As school districts grow accustomed to doing more with less, special-education programs are dealing with their own unique set of challenges—and one expert has proposed several solutions to rein in special-ed spending without reducing program quality.

The recently published “Something Has Got to Change: Rethinking Special Education,” a primer from Nathan Levenson, a former superintendent of public schools in Arlington, Mass., and the American Enterprise Institute’s Future of American Education Project, offers practical solutions to tame out-of-control spending on special-education programs while serving special-needs students better.

Levenson, who is managing director of the District Management Council, argues that schools are often wary of cutting special-ed costs because they fear retaliation from the parents of special-needs students. Special-ed spending has increased steadily, sometimes without regard for program effectiveness. But through a handful of steps, school districts can increase the effectiveness of their special-education programs while cutting costs at the same time, he said.

“Nothing in special education is easy, but it is possible to make things better for students, especially while managing the budget better as well,” Levenson said, identifying rising special-ed costs as a huge challenge facing schools.

Funding pools are shrinking, and costs are predicted to rise faster in coming years—and still, “achievement for students with special needs isn’t good enough,” he added.

Special-needs students fall into two categories: a smaller group of students who have more severe disabilities and require more intervention and higher per-pupil expenditures, and a larger group of students with mild to moderate needs. But the number of students with severe disabilities is growing larger and at a faster rate.

The primer identifies four areas of best practices that can help schools reduce special-ed budgets and improve achievement.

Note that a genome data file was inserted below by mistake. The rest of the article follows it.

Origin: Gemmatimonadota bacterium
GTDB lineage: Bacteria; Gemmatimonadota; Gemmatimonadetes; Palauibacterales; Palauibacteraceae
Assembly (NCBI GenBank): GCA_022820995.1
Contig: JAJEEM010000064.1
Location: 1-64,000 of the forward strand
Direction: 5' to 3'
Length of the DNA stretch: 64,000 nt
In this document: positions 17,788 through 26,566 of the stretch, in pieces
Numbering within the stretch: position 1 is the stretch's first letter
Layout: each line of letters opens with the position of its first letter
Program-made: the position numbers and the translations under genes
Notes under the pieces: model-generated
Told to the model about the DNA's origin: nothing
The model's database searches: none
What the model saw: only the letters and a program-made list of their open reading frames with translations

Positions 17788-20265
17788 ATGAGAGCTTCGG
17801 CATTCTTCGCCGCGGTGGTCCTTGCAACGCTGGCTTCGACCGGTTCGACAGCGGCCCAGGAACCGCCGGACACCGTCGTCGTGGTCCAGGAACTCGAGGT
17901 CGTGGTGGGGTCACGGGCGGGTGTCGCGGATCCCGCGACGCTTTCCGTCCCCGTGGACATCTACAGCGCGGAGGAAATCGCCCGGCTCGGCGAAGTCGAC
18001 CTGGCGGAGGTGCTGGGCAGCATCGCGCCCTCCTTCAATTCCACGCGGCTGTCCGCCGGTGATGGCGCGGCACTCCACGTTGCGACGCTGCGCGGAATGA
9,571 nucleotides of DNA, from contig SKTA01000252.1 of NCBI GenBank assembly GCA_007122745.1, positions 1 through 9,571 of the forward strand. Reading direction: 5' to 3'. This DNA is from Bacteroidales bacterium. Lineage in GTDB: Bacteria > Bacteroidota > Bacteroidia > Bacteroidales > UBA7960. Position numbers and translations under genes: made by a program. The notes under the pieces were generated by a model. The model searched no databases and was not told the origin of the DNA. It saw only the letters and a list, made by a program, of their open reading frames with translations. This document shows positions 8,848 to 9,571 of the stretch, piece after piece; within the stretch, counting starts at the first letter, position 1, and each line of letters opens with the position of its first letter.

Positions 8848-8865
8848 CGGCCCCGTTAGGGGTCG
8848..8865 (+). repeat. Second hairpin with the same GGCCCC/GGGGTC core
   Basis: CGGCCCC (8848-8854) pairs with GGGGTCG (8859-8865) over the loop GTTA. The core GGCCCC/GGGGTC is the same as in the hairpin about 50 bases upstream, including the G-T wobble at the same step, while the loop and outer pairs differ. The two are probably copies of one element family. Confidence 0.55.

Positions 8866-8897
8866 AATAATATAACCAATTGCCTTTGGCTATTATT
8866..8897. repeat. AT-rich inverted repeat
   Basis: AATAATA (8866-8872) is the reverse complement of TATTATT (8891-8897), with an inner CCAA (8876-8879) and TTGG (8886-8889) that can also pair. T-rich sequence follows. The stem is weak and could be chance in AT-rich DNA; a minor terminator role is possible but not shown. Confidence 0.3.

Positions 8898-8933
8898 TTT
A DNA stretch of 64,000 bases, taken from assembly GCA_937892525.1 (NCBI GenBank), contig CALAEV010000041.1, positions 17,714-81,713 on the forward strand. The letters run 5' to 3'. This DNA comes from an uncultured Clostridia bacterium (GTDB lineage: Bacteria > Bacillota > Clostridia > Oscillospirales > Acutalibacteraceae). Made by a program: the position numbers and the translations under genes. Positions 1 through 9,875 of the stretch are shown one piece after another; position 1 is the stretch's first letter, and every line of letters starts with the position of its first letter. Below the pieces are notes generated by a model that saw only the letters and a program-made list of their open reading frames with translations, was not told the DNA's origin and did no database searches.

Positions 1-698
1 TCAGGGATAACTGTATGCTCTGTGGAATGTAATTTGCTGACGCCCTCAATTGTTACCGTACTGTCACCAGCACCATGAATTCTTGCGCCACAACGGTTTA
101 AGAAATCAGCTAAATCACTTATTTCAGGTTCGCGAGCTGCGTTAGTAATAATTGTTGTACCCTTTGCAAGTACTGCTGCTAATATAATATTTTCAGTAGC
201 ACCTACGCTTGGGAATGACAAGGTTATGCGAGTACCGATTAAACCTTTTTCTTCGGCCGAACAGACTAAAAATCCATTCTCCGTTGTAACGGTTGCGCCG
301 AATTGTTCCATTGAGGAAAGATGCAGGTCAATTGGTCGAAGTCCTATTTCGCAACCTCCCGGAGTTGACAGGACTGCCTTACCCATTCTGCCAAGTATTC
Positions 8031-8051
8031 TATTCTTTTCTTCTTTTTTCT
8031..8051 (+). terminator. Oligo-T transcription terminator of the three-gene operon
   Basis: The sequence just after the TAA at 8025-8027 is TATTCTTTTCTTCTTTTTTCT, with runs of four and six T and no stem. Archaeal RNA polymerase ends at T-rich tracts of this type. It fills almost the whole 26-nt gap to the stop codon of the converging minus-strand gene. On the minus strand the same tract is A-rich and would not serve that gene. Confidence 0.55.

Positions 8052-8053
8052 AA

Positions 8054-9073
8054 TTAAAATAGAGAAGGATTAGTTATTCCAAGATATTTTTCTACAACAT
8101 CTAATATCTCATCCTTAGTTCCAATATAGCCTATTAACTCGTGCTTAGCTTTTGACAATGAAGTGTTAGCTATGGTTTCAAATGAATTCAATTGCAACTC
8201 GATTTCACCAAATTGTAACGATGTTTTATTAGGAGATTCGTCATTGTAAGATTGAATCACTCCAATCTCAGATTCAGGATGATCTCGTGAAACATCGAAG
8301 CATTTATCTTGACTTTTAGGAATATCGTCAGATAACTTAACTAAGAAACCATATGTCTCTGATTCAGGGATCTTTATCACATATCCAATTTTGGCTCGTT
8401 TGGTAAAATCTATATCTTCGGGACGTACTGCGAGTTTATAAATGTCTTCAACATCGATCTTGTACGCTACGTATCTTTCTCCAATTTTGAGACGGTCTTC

1. Focus on reading and integration with general education.

This step can be counterintuitive, Levenson said, because the primary goal is to raise the achievement of students with special needs. But many changes must come from within general education, he said. Groups and committees such as the National Reading Panel have outlined effective programs to raise student achievement in reading; 40 percent of all special-needs students have reading difficulty.

“If we can teach kids to read, we’re going to change their lives for the better,” Levenson said, adding that English teachers and other general-education teachers should play a larger role in the delivery of educational services to special-needs students. In too many districts, Levenson said, “special-education teachers are asked to do all the heavy lifting; they’re the primary instructors for math, English, social studies, and science. … Special-education teachers bring a lot to the table, but they’re not math and English experts.”


Video: Innovators present their ideas on how to energize education

Innovative companies present their grade-A ideas for education.

In our recent story “Entrepreneurial ‘boot camp’ reveals ed-tech innovations,” we reported on how nearly two dozen people with big ideas for education received business advice as part of Kauffman Labs’ endeavor to spur school innovation.

Participants in the camp unveiled their ideas June 7 at the Ewing Marion Kauffman Foundation. The 23 people who won a seat in Kauffman’s laboratory out of more than 1,000 applicants are spawning a wealth of ideas to invigorate the way schools work and how to educate children.

Now, Kauffman Labs has released a series of videos on each of the participants and their ideas. (The videos shown here are only a few of the many available at the organization’s website.)


Beth Schmidt’s company grew out of her desire as a teacher to help her 10th-graders in South Central Los Angeles. Her company helps connect students with donors, who then help them get into after-school and summer programs and pursue their dreams.

iCreate to Educate

Melissa Pickering of Boston and her growing company enable children to create moving picture lessons.


Michael Qin and Jerry Huang of Freemont, Calif., had experience in companies such as Google and Unisys. But it was their shared frustration as fathers trying to read with their children that spawned Childroad—a company that uses a Netflix-like format to deliver voiced-over children’s books online.